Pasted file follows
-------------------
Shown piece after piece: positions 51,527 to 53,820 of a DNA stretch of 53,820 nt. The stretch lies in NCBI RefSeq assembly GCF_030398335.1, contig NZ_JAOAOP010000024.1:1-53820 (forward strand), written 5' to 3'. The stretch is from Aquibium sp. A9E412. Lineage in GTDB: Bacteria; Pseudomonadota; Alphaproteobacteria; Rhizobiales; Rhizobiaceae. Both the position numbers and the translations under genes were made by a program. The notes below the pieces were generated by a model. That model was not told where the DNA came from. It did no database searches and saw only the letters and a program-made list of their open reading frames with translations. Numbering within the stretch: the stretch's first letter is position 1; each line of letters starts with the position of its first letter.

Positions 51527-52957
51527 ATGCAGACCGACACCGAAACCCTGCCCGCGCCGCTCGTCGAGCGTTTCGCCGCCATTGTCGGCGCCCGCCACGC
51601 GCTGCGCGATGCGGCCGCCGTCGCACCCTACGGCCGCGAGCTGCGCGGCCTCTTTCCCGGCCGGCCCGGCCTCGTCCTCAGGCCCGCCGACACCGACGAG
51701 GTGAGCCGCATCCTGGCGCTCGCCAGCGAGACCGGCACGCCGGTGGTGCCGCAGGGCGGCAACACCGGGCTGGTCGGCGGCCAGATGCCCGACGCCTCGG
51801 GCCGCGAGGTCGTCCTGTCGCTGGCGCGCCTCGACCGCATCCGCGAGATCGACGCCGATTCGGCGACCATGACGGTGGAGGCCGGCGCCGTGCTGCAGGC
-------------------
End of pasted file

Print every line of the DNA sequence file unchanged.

Shown piece after piece: positions 51,527 to 53,820 of a DNA stretch of 53,820 nt. The stretch lies in NCBI RefSeq assembly GCF_030398335.1, contig NZ_JAOAOP010000024.1:1-53820 (forward strand), written 5' to 3'. The stretch is from Aquibium sp. A9E412. Lineage in GTDB: Bacteria; Pseudomonadota; Alphaproteobacteria; Rhizobiales; Rhizobiaceae. Both the position numbers and the translations under genes were made by a program. The notes below the pieces were generated by a model. That model was not told where the DNA came from. It did no database searches and saw only the letters and a program-made list of their open reading frames with translations. Numbering within the stretch: the stretch's first letter is position 1; each line of letters starts with the position of its first letter.

Positions 51527-52957
51527 ATGCAGACCGACACCGAAACCCTGCCCGCGCCGCTCGTCGAGCGTTTCGCCGCCATTGTCGGCGCCCGCCACGC
51601 GCTGCGCGATGCGGCCGCCGTCGCACCCTACGGCCGCGAGCTGCGCGGCCTCTTTCCCGGCCGGCCCGGCCTCGTCCTCAGGCCCGCCGACACCGACGAG
51701 GTGAGCCGCATCCTGGCGCTCGCCAGCGAGACCGGCACGCCGGTGGTGCCGCAGGGCGGCAACACCGGGCTGGTCGGCGGCCAGATGCCCGACGCCTCGG
51801 GCCGCGAGGTCGTCCTGTCGCTGGCGCGCCTCGACCGCATCCGCGAGATCGACGCCGATTCGGCGACCATGACGGTGGAGGCCGGCGCCGTGCTGCAGGC